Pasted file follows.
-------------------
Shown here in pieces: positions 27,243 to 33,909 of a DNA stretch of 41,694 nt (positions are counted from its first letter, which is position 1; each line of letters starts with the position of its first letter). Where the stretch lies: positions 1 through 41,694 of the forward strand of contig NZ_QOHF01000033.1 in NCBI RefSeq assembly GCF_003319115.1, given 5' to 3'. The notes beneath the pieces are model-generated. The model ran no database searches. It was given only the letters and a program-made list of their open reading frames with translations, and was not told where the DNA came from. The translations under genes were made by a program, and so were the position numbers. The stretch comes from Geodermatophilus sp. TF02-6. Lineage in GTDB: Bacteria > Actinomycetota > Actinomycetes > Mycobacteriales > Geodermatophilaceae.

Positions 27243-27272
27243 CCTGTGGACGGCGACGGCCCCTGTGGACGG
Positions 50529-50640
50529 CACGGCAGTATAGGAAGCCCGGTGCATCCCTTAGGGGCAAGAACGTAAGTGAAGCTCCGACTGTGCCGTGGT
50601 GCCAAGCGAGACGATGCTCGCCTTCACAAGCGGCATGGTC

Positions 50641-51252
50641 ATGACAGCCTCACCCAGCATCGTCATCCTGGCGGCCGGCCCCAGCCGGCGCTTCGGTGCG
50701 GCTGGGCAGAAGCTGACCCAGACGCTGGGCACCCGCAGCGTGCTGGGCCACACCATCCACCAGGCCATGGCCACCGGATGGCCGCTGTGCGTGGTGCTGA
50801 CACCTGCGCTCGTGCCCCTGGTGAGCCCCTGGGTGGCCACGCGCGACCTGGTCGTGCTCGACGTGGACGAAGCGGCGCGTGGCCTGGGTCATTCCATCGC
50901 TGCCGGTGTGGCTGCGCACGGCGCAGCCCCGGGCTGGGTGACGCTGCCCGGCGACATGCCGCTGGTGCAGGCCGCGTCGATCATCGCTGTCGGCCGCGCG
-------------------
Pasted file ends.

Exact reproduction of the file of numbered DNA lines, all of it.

Shown here in pieces: positions 27,243 to 33,909 of a DNA stretch of 41,694 nt (positions are counted from its first letter, which is position 1; each line of letters starts with the position of its first letter). Where the stretch lies: positions 1 through 41,694 of the forward strand of contig NZ_QOHF01000033.1 in NCBI RefSeq assembly GCF_003319115.1, given 5' to 3'. The notes beneath the pieces are model-generated. The model ran no database searches. It was given only the letters and a program-made list of their open reading frames with translations, and was not told where the DNA came from. The translations under genes were made by a program, and so were the position numbers. The stretch comes from Geodermatophilus sp. TF02-6. Lineage in GTDB: Bacteria > Actinomycetota > Actinomycetes > Mycobacteriales > Geodermatophilaceae.

Positions 27243-27272
27243 CCTGTGGACGGCGACGGCCCCTGTGGACGG
Positions 50529-50640
50529 CACGGCAGTATAGGAAGCCCGGTGCATCCCTTAGGGGCAAGAACGTAAGTGAAGCTCCGACTGTGCCGTGGT
50601 GCCAAGCGAGACGATGCTCGCCTTCACAAGCGGCATGGTC

Positions 50641-51252
50641 ATGACAGCCTCACCCAGCATCGTCATCCTGGCGGCCGGCCCCAGCCGGCGCTTCGGTGCG
50701 GCTGGGCAGAAGCTGACCCAGACGCTGGGCACCCGCAGCGTGCTGGGCCACACCATCCACCAGGCCATGGCCACCGGATGGCCGCTGTGCGTGGTGCTGA
50801 CACCTGCGCTCGTGCCCCTGGTGAGCCCCTGGGTGGCCACGCGCGACCTGGTCGTGCTCGACGTGGACGAAGCGGCGCGTGGCCTGGGTCATTCCATCGC
50901 TGCCGGTGTGGCTGCGCACGGCGCAGCCCCGGGCTGGGTGACGCTGCCCGGCGACATGCCGCTGGTGCAGGCCGCGTCGATCATCGCTGTCGGCCGCGCG